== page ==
Mountain cattlemen are angry with the Victorian government’s announcement to exterminate every brumby from the Bogong High Plains.
The Bogong High Plains are vast and iconic. The small mob of brumbies that run on the plains (estimated less than 100) cause minimal impact to that vast area but are a significant part of the heritage that makes the plains so special to visitors.
With any debate about public land there should be a balance and keeping the small mob on the plains should be part of that balanced management for cultural, heritage and tourism reasons.
The Bogong High Plains are one of the few places in the park that the visiting public can gain a glimpse of the brumbies and such an experience is very exciting and rewarding even to hardened and experienced bushpeople.
The MCAV has supported the need to reduce numbers of horses in other parts of the Alpine Park, such as near the NSW border where numbers are increasing to levels where there is impact on the environment. That area is mostly closed up to the public so glimpses of horses are rare.
It is interesting that the Government has chosen to introduce emotional language, naming the brumbies “feral horses” to justify this extermination of a cultural icon in the Bogongs.
If it was good enough for Banjo Patterson, Elyne Mitchell, Jackie French and Alison Lester to write about the brumby, it’s good enough for modern day Victoria to continue to call them brumbies.
We are losing enough of our history and traditions to please minority groups as it is.
Graeme Stoney, president of the MCAV
An ‘own goal’ from Labor
Tony Abbott said this week that he believed if there were an election now, the Coalition would win. I think he is right. Not because the government has done anything right, arguably they haven’t, but because of Labor’s “own goal”.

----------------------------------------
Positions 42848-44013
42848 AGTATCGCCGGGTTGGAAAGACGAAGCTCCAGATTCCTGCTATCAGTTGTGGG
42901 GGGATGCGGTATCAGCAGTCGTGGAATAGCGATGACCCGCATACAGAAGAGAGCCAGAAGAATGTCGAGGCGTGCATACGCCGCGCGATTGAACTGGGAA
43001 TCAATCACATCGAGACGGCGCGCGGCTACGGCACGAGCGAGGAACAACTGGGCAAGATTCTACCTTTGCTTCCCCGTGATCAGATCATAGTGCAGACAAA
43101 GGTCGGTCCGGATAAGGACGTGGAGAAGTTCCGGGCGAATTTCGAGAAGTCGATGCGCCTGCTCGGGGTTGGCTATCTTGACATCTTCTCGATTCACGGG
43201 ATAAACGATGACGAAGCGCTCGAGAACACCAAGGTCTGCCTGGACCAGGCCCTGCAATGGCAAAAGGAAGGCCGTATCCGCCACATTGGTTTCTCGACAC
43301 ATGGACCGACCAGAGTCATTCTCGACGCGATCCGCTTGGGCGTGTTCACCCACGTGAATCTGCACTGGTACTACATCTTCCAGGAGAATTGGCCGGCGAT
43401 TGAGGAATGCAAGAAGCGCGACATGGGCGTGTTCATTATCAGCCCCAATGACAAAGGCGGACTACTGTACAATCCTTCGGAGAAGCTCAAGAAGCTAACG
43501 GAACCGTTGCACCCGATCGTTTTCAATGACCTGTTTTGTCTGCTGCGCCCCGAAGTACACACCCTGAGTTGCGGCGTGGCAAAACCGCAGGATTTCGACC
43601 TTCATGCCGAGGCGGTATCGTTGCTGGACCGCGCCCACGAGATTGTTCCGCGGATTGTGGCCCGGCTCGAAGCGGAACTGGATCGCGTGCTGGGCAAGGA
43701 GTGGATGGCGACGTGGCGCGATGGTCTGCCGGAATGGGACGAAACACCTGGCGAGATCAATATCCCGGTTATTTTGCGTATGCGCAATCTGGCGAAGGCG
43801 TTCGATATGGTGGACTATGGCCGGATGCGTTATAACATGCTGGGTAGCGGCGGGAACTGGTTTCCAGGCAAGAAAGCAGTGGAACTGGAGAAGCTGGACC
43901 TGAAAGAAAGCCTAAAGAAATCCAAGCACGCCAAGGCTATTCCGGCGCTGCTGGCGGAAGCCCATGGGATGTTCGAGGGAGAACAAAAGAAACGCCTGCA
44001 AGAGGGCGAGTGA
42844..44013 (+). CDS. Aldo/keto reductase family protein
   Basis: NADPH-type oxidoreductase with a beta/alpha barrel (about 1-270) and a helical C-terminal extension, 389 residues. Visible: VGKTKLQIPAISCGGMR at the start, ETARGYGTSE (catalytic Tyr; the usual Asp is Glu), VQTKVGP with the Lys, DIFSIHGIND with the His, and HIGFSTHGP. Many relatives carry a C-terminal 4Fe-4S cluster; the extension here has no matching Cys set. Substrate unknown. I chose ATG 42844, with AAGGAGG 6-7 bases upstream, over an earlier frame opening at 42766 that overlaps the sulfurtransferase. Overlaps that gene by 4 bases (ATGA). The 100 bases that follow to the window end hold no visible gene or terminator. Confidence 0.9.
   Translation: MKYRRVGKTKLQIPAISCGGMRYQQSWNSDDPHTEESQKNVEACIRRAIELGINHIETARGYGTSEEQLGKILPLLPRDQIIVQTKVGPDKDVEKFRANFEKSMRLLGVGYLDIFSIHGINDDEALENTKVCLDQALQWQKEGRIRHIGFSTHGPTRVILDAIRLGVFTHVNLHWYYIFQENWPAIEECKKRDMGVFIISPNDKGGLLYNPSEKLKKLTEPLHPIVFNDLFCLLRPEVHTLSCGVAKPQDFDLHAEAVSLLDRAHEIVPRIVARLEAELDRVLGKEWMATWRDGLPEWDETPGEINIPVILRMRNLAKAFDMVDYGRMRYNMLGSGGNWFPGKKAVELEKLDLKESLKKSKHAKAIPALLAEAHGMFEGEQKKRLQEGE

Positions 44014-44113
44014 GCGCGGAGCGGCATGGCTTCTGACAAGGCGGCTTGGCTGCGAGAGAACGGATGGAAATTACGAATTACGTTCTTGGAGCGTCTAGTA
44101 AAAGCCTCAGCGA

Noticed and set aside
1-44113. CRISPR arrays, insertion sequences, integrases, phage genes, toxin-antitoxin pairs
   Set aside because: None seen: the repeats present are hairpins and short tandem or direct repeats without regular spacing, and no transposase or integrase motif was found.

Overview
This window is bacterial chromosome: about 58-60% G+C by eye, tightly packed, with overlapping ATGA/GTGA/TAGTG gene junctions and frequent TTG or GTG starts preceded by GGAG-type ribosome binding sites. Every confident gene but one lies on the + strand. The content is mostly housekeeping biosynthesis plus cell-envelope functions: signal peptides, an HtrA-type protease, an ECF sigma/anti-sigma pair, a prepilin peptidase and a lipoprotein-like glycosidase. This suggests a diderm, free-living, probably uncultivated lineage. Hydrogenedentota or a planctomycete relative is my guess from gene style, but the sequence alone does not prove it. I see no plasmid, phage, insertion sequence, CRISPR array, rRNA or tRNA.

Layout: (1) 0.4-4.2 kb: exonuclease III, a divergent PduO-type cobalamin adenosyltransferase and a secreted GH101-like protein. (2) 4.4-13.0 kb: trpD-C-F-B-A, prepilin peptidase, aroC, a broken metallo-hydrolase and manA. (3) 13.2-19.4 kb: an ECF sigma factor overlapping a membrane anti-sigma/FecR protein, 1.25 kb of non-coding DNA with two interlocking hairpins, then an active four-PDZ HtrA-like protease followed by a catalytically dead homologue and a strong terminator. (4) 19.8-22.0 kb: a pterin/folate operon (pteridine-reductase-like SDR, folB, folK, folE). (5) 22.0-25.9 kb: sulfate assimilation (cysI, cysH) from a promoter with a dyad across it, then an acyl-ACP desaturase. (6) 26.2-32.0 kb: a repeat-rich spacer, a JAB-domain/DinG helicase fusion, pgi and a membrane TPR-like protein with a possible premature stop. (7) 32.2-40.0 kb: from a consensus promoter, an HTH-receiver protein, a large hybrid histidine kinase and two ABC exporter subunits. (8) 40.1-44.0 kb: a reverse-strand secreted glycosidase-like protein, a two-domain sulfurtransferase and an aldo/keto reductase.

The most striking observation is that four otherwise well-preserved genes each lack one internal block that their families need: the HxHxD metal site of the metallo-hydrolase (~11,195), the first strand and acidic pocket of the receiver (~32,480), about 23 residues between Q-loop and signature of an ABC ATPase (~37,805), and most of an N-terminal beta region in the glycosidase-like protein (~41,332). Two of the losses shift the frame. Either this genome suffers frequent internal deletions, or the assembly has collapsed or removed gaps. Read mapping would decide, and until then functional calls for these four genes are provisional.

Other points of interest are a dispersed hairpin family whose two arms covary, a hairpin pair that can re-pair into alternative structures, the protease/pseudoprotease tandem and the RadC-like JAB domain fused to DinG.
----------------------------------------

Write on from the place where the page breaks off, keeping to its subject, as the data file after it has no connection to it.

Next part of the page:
Labor’s proposed changes to dividend imputation credits will alienate all Australian voters. Even voters who don’t own shares or are not directly affected by this brutal tax grab will be annoyed by the unfairness of the measures which will discriminate against those who have worked hard to provide for their own retirement, they feel demonised, victimised, and penalised.
Traditionally seniors have tended to stick with their party over the years even when they don’t always agree with it. But not this time. Retirees could suddenly lose up to $7000 each and every year from their income. Labor won’t get their vote after that.
Several associations have formed the “Alliance for a Fairer Retirement System”. The Australian Shareholders’ Association, Australian Listed Investment Companies Association, National Seniors Australia, SMSF Association, Self-managed Independent Superannuation Funds Association and Stockbrokers & Financial Advisers Association have formed the Alliance to work together on this important issue. More groups like the Association of Independent Retirees (AIR) are expected to join the Alliance shortly.
These associations represent millions of senior Australians, shareholders, self-funded retirees and those planning a sustainable retirement, including over one million members of self-managed super funds. This issue will not go away. Goodbye Labor’s hopes of a win at the next election.
Len Shefford, Thurgoona
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